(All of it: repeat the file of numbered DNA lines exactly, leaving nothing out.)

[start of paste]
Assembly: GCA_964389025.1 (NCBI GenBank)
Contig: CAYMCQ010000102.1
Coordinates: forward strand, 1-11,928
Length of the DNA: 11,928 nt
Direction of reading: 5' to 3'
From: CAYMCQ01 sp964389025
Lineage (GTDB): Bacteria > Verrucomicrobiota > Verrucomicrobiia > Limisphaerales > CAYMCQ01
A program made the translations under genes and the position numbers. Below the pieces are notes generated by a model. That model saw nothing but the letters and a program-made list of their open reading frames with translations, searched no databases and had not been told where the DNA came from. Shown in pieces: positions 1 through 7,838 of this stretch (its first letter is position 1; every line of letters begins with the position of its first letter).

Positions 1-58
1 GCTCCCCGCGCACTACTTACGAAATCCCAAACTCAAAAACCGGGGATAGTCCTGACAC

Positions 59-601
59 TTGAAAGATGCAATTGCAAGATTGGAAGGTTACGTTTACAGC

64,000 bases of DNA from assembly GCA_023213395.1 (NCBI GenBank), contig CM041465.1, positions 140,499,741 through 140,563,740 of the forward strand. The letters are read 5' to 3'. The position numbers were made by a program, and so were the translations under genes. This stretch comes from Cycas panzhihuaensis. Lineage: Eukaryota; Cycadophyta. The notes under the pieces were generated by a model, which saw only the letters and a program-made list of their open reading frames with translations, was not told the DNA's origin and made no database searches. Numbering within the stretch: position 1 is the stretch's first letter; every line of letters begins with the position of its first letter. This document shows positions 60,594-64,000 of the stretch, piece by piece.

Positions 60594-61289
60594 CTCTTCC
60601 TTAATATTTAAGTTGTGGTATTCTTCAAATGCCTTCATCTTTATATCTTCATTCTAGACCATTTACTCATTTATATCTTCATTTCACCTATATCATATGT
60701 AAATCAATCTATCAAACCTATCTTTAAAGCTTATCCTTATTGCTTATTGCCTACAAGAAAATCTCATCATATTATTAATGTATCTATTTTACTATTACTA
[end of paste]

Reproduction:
Assembly: GCA_964389025.1 (NCBI GenBank)
Contig: CAYMCQ010000102.1
Coordinates: forward strand, 1-11,928
Length of the DNA: 11,928 nt
Direction of reading: 5' to 3'
From: CAYMCQ01 sp964389025
Lineage (GTDB): Bacteria > Verrucomicrobiota > Verrucomicrobiia > Limisphaerales > CAYMCQ01
A program made the translations under genes and the position numbers. Below the pieces are notes generated by a model. That model saw nothing but the letters and a program-made list of their open reading frames with translations, searched no databases and had not been told where the DNA came from. Shown in pieces: positions 1 through 7,838 of this stretch (its first letter is position 1; every line of letters begins with the position of its first letter).

Positions 1-58
1 GCTCCCCGCGCACTACTTACGAAATCCCAAACTCAAAAACCGGGGATAGTCCTGACAC

Positions 59-601
59 TTGAAAGATGCAATTGCAAGATTGGAAGGTTACGTTTACAGC

64,000 bases of DNA from assembly GCA_023213395.1 (NCBI GenBank), contig CM041465.1, positions 140,499,741 through 140,563,740 of the forward strand. The letters are read 5' to 3'. The position numbers were made by a program, and so were the translations under genes. This stretch comes from Cycas panzhihuaensis. Lineage: Eukaryota; Cycadophyta. The notes under the pieces were generated by a model, which saw only the letters and a program-made list of their open reading frames with translations, was not told the DNA's origin and made no database searches. Numbering within the stretch: position 1 is the stretch's first letter; every line of letters begins with the position of its first letter. This document shows positions 60,594-64,000 of the stretch, piece by piece.

Positions 60594-61289
60594 CTCTTCC
60601 TTAATATTTAAGTTGTGGTATTCTTCAAATGCCTTCATCTTTATATCTTCATTCTAGACCATTTACTCATTTATATCTTCATTTCACCTATATCATATGT
60701 AAATCAATCTATCAAACCTATCTTTAAAGCTTATCCTTATTGCTTATTGCCTACAAGAAAATCTCATCATATTATTAATGTATCTATTTTACTATTACTA